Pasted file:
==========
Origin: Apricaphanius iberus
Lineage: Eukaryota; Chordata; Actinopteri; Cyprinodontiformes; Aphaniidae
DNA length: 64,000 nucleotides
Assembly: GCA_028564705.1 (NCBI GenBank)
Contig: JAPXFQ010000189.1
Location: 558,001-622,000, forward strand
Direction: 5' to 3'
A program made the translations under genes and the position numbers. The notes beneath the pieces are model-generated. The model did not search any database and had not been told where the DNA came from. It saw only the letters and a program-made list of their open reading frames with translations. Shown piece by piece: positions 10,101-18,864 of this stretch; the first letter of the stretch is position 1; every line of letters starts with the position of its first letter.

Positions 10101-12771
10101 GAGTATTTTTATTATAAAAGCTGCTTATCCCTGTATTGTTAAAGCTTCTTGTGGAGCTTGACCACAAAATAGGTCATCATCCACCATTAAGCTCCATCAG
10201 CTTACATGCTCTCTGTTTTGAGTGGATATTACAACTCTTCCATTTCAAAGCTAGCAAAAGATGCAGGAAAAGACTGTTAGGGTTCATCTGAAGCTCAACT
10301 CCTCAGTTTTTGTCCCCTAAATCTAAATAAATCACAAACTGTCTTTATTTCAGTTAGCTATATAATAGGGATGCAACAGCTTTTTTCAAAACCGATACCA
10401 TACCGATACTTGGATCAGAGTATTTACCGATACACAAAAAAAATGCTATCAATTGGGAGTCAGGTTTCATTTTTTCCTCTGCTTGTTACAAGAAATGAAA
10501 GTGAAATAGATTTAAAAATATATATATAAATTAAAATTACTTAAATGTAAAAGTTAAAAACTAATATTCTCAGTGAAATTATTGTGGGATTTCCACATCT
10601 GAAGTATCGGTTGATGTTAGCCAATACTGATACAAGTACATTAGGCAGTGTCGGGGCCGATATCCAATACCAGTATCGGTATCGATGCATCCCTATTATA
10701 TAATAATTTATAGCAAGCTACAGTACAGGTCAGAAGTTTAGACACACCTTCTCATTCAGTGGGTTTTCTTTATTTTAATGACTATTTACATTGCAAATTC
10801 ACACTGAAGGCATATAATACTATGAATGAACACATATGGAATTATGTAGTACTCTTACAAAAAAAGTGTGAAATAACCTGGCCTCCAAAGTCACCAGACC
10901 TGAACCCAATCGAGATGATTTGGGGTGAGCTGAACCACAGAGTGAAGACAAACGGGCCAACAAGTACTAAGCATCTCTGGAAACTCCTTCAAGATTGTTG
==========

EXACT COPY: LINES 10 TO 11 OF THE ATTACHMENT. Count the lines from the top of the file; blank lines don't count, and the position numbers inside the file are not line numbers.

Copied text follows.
10101 GAGTATTTTTATTATAAAAGCTGCTTATCCCTGTATTGTTAAAGCTTCTTGTGGAGCTTGACCACAAAATAGGTCATCATCCACCATTAAGCTCCATCAG
10201 CTTACATGCTCTCTGTTTTGAGTGGATATTACAACTCTTCCATTTCAAAGCTAGCAAAAGATGCAGGAAAAGACTGTTAGGGTTCATCTGAAGCTCAACT